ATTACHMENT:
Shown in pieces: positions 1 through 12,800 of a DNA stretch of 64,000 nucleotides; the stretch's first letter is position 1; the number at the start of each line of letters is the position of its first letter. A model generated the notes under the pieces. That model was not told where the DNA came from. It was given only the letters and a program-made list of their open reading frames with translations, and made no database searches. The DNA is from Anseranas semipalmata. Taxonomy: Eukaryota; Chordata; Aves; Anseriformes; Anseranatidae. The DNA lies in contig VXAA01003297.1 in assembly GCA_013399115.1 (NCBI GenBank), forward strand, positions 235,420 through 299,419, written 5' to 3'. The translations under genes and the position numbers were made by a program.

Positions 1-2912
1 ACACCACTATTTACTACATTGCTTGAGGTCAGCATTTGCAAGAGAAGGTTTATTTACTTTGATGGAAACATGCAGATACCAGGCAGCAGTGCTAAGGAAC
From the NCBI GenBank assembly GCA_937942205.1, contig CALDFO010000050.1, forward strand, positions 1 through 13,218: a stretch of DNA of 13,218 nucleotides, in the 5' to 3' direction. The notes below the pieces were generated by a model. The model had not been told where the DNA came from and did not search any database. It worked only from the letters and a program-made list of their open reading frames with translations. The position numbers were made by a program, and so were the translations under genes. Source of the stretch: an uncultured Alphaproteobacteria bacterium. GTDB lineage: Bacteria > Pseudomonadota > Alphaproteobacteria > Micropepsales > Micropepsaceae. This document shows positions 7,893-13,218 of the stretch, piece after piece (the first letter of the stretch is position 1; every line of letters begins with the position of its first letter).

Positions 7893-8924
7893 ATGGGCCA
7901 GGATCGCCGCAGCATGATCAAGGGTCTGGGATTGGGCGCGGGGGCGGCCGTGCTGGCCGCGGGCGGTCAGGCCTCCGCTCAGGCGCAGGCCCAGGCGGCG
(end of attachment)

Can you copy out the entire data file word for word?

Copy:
Shown in pieces: positions 1 through 12,800 of a DNA stretch of 64,000 nucleotides; the stretch's first letter is position 1; the number at the start of each line of letters is the position of its first letter. A model generated the notes under the pieces. That model was not told where the DNA came from. It was given only the letters and a program-made list of their open reading frames with translations, and made no database searches. The DNA is from Anseranas semipalmata. Taxonomy: Eukaryota; Chordata; Aves; Anseriformes; Anseranatidae. The DNA lies in contig VXAA01003297.1 in assembly GCA_013399115.1 (NCBI GenBank), forward strand, positions 235,420 through 299,419, written 5' to 3'. The translations under genes and the position numbers were made by a program.

Positions 1-2912
1 ACACCACTATTTACTACATTGCTTGAGGTCAGCATTTGCAAGAGAAGGTTTATTTACTTTGATGGAAACATGCAGATACCAGGCAGCAGTGCTAAGGAAC
From the NCBI GenBank assembly GCA_937942205.1, contig CALDFO010000050.1, forward strand, positions 1 through 13,218: a stretch of DNA of 13,218 nucleotides, in the 5' to 3' direction. The notes below the pieces were generated by a model. The model had not been told where the DNA came from and did not search any database. It worked only from the letters and a program-made list of their open reading frames with translations. The position numbers were made by a program, and so were the translations under genes. Source of the stretch: an uncultured Alphaproteobacteria bacterium. GTDB lineage: Bacteria > Pseudomonadota > Alphaproteobacteria > Micropepsales > Micropepsaceae. This document shows positions 7,893-13,218 of the stretch, piece after piece (the first letter of the stretch is position 1; every line of letters begins with the position of its first letter).

Positions 7893-8924
7893 ATGGGCCA
7901 GGATCGCCGCAGCATGATCAAGGGTCTGGGATTGGGCGCGGGGGCGGCCGTGCTGGCCGCGGGCGGTCAGGCCTCCGCTCAGGCGCAGGCCCAGGCGGCG